Medgar Evers House
Most people may not know who Medgar Evers was. I personally didn’t know who he was prior to this trip. He was considered ‘Mississippi’s Martin Luther King.’ Medgar Evers was the state field secretary of Mississippi for the NAACP and an African-American Civil Rights activist that fought to end segregation of public facilities.
On June 11, 1963 Medgar Evers was murdered in front of his home by KKK member and white supremacist, Byron de la Beckwith. Evers’ home is now owned by Tougaloo College and has been restored for tours by appointment only. The curator of the house gave us a history lesson on Medgar Evers’ life and took us through the house to see how he and his family lived in those times.
Jacksonians love their music! Fondren Guitars is a one-stop shop for anything and everything music. I had the opportunity to visit and have the owner Patrick give me a private guitar lesson. They are also known as Fondren School of Music – Jackson’s #1 Music Lesson program offering specialties for all ages and levels in guitar, bass, drums, piano, voice and ukulele. They also sell some incredible guitars!
Fondren after Five
Fondren after Five is a block party that is held on the every first Thursday of the month in the Downtown Fondren Historic District. It’s a neighborhood open house with live music, beer and food. Basically, a great way to experience Jackson by night.
All of the restaurants and shops stay open late and they also have a several galleries open to the public. It’s a really cool neighborhood with some of the best restaurants in Jackson.
Pearl River Kayaking
The Pearl River runs through Mississippi and Louisiana, stretching 444 miles. I met up with Angi, the owner of Pearl River Kayaks for a 30-minute kayaking tour of the river.
Pearl River Kayaking made it as easy as possible for me to kayak on the Pearl River, which runs directly through Jackson. You can go out for just 30 minutes, or all day – it really depends what you want. The offer scenic group tours, bird watching, fishing trips and kid-friendly tours. It’s always nice to get out of the city and experience nature whenever possible.
Lucky Town Brewery
Lucky Town Brewing is Jackson’s only craft brewery. Since opening in 2012, they’ve produced some amazing craft beers. I sampled their Blonde, Pub Ale, Dry Irish Stout, Hop Fiasco, Flare Incidental and a Cizer, a blend of honey and apples!
The tap room is open every Thursday 4 – 8pm, Friday 4 – 10pm and Saturday 1 – 8pm. I personally love craft beers and I was blown away with the selection and quality of their brews. They also ferment beer in bourbon barrels. If you love beer and you’re in Jackson make sure to visit Lucky Town Brewery!
Cathead Distillery first opened in 2010, becoming the first legal distillery to open in Mississippi since the prohibition era. They are located in Downtown Jackson on South Farish Street. Cathead currently has six products: three vodkas, two gins and a hoodoo chicory liqueur.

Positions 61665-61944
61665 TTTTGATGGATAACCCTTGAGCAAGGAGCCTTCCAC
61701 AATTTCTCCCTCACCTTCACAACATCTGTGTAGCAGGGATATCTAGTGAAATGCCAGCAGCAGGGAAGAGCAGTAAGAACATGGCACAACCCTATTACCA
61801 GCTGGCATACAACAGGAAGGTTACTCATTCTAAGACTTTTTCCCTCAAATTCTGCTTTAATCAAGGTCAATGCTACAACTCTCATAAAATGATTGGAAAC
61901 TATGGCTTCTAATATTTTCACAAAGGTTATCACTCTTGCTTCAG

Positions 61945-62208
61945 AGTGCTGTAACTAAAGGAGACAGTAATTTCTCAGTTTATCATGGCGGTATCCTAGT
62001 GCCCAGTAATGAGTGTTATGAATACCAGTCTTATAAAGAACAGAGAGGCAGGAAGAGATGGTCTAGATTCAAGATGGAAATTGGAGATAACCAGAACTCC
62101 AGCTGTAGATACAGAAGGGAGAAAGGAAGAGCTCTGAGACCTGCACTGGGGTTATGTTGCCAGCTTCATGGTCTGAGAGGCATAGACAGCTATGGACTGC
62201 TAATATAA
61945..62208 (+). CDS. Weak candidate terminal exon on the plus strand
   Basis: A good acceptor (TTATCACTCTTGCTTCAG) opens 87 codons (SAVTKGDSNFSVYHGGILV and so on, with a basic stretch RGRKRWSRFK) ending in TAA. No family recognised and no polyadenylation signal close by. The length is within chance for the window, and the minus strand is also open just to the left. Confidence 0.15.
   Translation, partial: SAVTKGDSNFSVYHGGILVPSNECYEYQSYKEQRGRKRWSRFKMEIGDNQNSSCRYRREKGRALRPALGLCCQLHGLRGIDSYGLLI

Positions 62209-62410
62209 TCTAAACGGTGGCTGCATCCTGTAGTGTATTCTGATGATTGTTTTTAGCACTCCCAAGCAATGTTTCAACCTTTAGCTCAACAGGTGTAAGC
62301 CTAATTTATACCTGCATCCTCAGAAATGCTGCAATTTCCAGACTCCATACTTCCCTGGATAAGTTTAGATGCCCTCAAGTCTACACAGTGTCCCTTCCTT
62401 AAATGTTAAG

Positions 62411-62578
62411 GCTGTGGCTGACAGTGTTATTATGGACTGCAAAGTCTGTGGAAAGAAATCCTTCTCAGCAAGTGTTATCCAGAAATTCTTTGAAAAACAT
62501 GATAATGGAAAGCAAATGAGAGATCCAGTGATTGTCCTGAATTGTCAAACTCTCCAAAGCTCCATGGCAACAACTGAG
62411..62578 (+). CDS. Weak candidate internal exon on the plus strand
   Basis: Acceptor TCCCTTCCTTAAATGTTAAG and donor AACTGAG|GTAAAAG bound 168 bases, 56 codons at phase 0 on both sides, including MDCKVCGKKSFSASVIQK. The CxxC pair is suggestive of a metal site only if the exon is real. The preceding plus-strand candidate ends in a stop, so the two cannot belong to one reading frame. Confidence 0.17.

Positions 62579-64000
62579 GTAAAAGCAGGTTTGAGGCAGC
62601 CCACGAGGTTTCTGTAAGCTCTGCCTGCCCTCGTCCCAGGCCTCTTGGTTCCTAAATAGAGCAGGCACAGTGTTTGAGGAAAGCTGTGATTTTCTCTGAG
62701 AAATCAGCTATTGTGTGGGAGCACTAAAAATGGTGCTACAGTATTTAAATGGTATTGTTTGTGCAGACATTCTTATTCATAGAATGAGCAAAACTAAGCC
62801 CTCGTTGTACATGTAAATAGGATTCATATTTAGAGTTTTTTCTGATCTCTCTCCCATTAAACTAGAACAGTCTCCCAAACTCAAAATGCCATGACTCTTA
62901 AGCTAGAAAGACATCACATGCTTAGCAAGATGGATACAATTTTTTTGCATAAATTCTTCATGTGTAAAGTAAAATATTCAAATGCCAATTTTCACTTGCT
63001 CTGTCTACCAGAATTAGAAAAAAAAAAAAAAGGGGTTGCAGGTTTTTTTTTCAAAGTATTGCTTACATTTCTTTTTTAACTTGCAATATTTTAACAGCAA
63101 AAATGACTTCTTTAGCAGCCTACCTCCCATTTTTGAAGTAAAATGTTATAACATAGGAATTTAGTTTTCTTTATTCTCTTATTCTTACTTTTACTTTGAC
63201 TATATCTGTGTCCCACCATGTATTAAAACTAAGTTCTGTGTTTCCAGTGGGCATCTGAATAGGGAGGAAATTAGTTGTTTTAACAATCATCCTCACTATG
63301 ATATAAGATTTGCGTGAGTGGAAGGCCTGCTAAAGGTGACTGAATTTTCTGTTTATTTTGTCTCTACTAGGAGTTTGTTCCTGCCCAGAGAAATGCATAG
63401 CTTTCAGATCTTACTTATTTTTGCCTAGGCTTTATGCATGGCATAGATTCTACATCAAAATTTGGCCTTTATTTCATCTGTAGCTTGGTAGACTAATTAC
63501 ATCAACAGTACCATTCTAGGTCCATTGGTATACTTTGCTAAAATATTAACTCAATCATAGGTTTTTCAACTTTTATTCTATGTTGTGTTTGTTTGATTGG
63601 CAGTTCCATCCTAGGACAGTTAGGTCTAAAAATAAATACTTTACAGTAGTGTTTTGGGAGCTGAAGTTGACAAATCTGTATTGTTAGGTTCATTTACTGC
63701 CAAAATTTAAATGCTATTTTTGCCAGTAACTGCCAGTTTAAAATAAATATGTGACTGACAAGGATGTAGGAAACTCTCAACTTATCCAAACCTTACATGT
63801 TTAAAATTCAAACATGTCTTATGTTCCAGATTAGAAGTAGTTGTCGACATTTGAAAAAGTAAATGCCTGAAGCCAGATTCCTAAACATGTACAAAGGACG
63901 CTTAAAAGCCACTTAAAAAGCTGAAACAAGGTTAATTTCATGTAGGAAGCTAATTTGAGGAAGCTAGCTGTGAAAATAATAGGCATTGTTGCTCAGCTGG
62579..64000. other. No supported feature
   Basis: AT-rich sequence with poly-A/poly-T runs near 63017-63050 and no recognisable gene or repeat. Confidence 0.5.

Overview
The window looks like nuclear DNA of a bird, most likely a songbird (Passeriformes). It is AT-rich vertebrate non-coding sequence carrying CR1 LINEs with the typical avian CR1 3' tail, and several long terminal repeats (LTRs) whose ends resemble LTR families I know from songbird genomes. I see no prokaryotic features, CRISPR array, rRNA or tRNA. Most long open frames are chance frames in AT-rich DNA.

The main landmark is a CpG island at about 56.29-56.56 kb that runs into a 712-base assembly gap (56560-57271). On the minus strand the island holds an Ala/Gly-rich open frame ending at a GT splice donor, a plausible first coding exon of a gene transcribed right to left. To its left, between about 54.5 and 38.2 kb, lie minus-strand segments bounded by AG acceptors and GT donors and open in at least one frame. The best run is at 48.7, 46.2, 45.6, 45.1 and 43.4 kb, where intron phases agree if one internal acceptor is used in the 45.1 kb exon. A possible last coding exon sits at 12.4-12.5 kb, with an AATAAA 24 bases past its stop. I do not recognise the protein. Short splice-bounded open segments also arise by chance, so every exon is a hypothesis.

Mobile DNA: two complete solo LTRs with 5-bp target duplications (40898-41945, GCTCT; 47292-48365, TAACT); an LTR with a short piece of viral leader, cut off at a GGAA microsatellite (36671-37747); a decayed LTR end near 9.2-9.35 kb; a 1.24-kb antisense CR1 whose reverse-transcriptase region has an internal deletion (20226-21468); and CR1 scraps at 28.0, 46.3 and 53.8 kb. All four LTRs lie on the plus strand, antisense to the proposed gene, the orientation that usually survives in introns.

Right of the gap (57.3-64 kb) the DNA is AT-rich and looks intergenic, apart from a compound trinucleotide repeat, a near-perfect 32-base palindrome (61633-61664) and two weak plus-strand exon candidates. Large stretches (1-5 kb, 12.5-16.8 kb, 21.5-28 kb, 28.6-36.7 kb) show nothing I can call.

On my tour I learned that the process to make vodka is similar to making beer, the one difference is that they have a distillation process. It goes from mash, to fermentation, then to distil and then into barrels. You can only try 4 of their products (by Mississippi law) so choose wisely!
Where to Eat
I was pleasantly surprised to find that Jackson is a foodie paradise! From sweet and savory chicken and waffles, to gourmet seafood, and heavenly soul food, there’s something for everyone! As you’ll see from the list below, I did A LOT of eating during my trip. A piece of advice: forget your diet while in Jackson because it would be a crime to miss out on these great restaurants.
The Mayflower Café was established in 1935 by a Greek Family, so it’s no wonder why its Greek-inspired menu of seafood and steaks make it one of the longest running businesses in Downtown Jackson. It’s basically a landmark in Downtown Jackson.
The Mayflower is famous for its seafood, so I had to start with the gumbo. We got some onion rings to dip into their infamous comeback sauce and it was out of control! If you didn’t know, it’s called comeback sauce because it will make you want to come back! I decided on the Red Fish Jane for my main course, which has broiled oysters, shrimp and red fish. The Mayflower’s inviting atmosphere and delectable menu was a real highlight of my trip. Note: they don’t serve wine but you are allowed to bring your own.
Sugar’s Place is also located in Downtown Jackson and is famous for its chicken and waffles, although they also have burgers, po-boys, daily lunch specials, salads and breakfast items. You can order the chicken and waffles with wings or with tenders. What makes their waffles so delicious is the batter, which they mix with special blend of spices.
I decided to go with the chicken tenders so that I could pour syrup all over it and mix it with the waffles without having to fuss with any bones. I absolutely loved this dish! It really is something amazing, very sweet and very salty. Definitely not for those on a diet! I still dream of them.